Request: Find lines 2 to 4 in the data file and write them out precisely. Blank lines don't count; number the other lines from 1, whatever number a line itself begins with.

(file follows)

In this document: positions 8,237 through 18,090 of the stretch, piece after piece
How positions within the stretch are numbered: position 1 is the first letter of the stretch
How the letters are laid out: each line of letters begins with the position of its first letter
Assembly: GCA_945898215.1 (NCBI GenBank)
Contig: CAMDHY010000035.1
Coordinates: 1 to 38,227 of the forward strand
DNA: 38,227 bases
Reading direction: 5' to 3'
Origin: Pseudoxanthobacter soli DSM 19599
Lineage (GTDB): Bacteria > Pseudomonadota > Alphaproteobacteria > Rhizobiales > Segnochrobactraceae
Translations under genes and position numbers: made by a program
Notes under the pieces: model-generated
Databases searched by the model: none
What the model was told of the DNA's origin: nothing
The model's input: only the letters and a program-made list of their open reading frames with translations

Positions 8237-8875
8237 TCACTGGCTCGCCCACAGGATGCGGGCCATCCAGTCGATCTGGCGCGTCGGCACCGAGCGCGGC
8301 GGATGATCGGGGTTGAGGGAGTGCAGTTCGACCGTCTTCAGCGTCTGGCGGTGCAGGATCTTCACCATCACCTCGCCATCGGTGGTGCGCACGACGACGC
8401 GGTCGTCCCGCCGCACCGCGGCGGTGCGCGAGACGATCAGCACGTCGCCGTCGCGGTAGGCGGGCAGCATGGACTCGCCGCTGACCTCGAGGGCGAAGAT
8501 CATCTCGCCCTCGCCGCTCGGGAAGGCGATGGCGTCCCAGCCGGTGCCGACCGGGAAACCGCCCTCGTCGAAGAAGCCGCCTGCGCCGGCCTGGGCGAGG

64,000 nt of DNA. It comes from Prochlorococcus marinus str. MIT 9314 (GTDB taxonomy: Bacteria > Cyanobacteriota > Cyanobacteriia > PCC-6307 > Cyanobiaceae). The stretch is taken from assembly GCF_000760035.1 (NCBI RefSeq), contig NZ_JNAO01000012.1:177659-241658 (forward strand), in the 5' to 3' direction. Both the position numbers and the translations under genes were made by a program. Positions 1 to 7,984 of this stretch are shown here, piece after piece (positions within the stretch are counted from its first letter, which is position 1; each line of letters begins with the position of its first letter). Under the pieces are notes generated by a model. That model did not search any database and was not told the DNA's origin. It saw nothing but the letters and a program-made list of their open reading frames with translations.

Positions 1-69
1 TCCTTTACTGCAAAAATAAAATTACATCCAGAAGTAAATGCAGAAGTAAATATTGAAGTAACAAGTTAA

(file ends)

How positions within the stretch are numbered: position 1 is the first letter of the stretch
How the letters are laid out: each line of letters begins with the position of its first letter
Assembly: GCA_945898215.1 (NCBI GenBank)